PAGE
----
My Comments: Many of us remember a simpler time, not just in politics but in medicine. As we grow older, we tend to interact more and more with the world of health care providers, who have a language all their own. The following comes from the June 2015 internet magazine published by MDPreferred.
Doctors and hospitals are reimbursed by Medicare and Medicaid for their services to elderly and poor patients. The reimbursement is regulated by the CMS. This is the lead agency in the government’s daily battle to control the ruinous rise in healthcare costs. Their primary regulatory weapons in this war are the formulas and principles they set to determine how much government money flows to healthcare providers.
Because these regulations, once in place, become the law of the land, annual proposed changes are closely watched and analyzed by the healthcare industry. Government speak has raised the use of clever acronyms to an art form. The names of agencies, programs and initiatives are often determined by how cute their acronym will be. Here is just a sampling of the alphabet soup that permeates medical journals and government entities:
HHS – United States Department of Health and Human Services – the cabinet level department of the U.S. government that is charged with protecting the health of Americans and providing essential human services.
HCFA – Health Care Financing Administration – the former name of the government agency within HHS that manages Medicare and Medicaid now known as CMS
CMS — The Centers for Medicare & Medicaid Services — the federal agency with HHS that administers the Medicare program and works with state governments to manage Medicaid which provides subsidized healthcare services for the poor and also administers SCHIP and HIPAA
HQSRR – Hospital Quality and Safety Reporting Requirements–part of Medicare’s reimbursement formula that is designed to move physician and hospital reimbursement toward a payment model that rewards quality over quantity
PQRS –Physician Quality Reporting System – a CMS program initiated in 2006 described as a “pay-for-reporting” incentive that pays physicians a bonus for reporting quality data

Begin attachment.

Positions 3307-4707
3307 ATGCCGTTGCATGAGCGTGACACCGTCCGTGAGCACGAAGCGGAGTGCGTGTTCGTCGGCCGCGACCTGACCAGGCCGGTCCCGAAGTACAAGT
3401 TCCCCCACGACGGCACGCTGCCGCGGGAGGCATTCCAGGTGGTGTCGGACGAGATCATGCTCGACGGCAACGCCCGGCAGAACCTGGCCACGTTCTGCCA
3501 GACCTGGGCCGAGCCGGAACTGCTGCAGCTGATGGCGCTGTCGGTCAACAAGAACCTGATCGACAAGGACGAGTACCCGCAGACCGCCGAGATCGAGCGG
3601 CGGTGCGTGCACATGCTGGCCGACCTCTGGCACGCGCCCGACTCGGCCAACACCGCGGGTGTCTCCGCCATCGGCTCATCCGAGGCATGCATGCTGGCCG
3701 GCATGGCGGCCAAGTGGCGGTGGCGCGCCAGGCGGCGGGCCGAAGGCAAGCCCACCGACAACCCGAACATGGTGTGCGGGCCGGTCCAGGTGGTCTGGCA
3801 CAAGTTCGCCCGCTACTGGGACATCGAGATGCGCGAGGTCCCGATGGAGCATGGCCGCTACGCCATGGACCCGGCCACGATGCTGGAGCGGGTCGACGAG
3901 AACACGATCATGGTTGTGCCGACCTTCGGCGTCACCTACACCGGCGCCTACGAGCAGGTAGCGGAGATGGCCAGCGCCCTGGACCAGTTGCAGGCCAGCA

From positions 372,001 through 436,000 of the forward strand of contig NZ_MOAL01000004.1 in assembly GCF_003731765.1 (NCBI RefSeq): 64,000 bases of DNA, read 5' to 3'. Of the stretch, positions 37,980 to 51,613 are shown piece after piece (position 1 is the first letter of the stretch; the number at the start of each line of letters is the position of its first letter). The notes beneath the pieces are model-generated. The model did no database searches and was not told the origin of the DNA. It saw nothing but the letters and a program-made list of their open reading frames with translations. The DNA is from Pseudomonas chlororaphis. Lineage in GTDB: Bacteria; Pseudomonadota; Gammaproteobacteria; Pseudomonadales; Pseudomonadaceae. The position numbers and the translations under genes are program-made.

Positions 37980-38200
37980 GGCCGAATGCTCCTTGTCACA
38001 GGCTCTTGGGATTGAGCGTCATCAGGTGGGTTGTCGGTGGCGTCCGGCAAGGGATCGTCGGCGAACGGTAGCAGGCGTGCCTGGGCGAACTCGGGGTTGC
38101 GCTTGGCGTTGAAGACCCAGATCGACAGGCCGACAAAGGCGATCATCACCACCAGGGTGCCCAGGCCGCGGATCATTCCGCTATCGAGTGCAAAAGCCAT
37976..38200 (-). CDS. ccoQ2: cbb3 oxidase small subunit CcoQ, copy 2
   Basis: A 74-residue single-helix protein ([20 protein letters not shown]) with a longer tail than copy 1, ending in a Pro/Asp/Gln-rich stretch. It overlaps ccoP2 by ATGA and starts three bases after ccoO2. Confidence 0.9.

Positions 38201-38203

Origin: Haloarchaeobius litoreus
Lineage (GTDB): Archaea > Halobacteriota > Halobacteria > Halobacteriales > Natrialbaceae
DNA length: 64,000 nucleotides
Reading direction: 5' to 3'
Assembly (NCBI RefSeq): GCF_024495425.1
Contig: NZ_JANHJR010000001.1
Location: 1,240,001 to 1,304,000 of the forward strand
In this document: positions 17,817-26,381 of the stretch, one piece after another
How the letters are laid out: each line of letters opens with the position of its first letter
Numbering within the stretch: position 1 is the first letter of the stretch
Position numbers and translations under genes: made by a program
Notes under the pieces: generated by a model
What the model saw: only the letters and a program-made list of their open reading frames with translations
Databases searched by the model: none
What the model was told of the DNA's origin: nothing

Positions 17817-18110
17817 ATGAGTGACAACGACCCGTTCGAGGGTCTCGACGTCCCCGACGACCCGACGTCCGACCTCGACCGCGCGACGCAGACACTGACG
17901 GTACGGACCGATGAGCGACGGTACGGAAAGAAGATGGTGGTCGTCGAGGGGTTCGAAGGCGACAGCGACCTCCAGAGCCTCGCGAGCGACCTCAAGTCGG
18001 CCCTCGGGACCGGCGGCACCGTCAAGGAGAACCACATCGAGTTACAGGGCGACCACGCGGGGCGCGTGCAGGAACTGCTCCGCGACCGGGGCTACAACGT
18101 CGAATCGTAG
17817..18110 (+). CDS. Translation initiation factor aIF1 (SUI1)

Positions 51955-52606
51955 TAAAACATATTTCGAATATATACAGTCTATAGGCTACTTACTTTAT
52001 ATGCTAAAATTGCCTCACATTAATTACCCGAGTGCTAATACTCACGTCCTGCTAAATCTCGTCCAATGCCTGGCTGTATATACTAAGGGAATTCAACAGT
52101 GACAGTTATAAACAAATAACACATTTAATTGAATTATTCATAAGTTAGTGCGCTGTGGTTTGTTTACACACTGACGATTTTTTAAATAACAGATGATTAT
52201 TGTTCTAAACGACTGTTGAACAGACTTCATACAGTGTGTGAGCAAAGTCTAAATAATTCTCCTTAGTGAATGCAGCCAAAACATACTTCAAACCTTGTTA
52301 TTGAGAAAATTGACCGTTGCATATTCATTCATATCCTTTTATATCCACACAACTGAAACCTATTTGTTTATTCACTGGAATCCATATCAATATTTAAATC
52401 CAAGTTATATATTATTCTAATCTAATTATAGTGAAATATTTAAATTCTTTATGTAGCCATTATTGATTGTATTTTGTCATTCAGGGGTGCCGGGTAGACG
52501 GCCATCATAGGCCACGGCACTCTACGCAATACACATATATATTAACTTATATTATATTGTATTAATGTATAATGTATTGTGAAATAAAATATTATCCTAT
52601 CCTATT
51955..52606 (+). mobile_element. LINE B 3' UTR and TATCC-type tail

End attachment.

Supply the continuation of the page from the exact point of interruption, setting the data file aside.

EPIP – Electronic Prescribing Incentive Program – another CMS initiative designed to move doctors toward electronic prescription technology and devices that minimize miscommunications and adverse drug interactions
SCHIP – State Children’s Health Insurance Program – a program that provides matching funds to states for health insurance for uninsured children in families of modest incomes that are too high to qualify for Medicaid…now more commonly known as CHIP.
HIPAA – Health Insurance Portability and Accountability Act of 1996 –The Act has two primary parts…Title I of the act lays out regulations that protect the health insurance coverage for workers and their families who have lost their jobs or are changing jobs. Title II of the act establishes national standards for electronic health care transactions and governs very strict privacy rules for the handling of personal healthcare records and information.
EHRs – Electronic Health Records – government mandated digital records that will replace paper records of our health history including doctor visits, test results, medications, diseases and disabilities. There are still many issues to address including privacy concerns and hardware and software standards that allow the transfer and sharing of records from one healthcare entity to another.
NCHIT – National Coordinator for Health Information Technology – The government Czar charged with making EHRs happen.
APIs – application programming interfaces – pieces of software code that give patients access to their medical information on their smart phones and other mobile devices